For most of the history of the United States, Americans were the tallest people in the world. Recently, though, northern Europeans became the world’s tallest people. The Scandinavians have a reputation for stature, but it turns out it is the the Dutch who are the tallest — eight inches taller, on average, than they were two centuries ago.
Hacker and Pierson argue the shift occurred because, these days, active government has made Europeans healthier than we are. In particular, according to the authors, they have healthier childhoods, because their governments offer more material help to pregnant women and infants than does the U.S. government.
Wonkblog: This is my favorite sentence in the book: “The Dutch have had to rewrite their building codes so men don’t routinely smash their heads into door frames.” Can you talk about why that fact is important?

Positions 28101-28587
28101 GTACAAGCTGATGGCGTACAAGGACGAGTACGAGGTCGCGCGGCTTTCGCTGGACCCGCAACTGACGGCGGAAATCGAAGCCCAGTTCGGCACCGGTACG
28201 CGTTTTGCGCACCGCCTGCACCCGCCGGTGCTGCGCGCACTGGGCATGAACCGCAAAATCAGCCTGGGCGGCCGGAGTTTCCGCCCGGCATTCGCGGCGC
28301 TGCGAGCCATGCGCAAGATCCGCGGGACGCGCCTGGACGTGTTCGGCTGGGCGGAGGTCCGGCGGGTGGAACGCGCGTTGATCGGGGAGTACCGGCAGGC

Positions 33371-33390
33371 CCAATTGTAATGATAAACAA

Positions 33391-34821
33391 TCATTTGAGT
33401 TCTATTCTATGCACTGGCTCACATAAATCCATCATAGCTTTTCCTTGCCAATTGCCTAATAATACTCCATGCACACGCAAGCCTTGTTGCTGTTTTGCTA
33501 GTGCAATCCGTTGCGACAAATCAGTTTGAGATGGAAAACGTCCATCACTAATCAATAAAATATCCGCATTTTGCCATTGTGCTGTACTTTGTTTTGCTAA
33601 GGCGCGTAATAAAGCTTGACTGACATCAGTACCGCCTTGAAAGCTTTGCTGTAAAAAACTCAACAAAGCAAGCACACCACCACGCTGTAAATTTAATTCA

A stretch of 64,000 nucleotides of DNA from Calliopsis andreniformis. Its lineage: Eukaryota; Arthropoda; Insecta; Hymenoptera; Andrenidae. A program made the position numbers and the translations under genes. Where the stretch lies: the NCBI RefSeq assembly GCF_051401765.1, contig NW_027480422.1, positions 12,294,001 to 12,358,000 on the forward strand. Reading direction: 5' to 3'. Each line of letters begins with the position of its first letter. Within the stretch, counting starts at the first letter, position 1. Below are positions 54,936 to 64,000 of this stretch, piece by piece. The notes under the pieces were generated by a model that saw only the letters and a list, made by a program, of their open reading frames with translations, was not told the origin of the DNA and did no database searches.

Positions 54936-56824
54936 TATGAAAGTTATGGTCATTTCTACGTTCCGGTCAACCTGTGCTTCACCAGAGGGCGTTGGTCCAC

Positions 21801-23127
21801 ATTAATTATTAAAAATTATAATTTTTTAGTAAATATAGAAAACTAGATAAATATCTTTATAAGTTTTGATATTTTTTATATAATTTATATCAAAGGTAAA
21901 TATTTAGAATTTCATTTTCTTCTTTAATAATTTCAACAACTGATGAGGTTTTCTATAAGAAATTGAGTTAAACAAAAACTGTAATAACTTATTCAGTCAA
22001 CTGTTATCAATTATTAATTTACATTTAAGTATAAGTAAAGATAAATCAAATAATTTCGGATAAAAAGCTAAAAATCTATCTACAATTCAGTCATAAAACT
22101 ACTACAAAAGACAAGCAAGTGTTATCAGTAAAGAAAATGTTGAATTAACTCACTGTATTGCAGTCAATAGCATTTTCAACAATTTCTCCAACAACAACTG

Hacker: The United States has gone from being the country with the tallest people in the world by a pretty significant margin — during the Second World War, Americans were a couple inches taller than the Germans they were fighting — to a country in which heights are pretty middling compared with other rich democracies. We mention Dutch men running into the tops of doorways because we and the people who study height think it’s a very good marker of population health. It tells you about nutrition in the womb and socioeconomic cohesion and the degree to which a society is good at encouraging a sort of healthy flourishing, particularly in early life.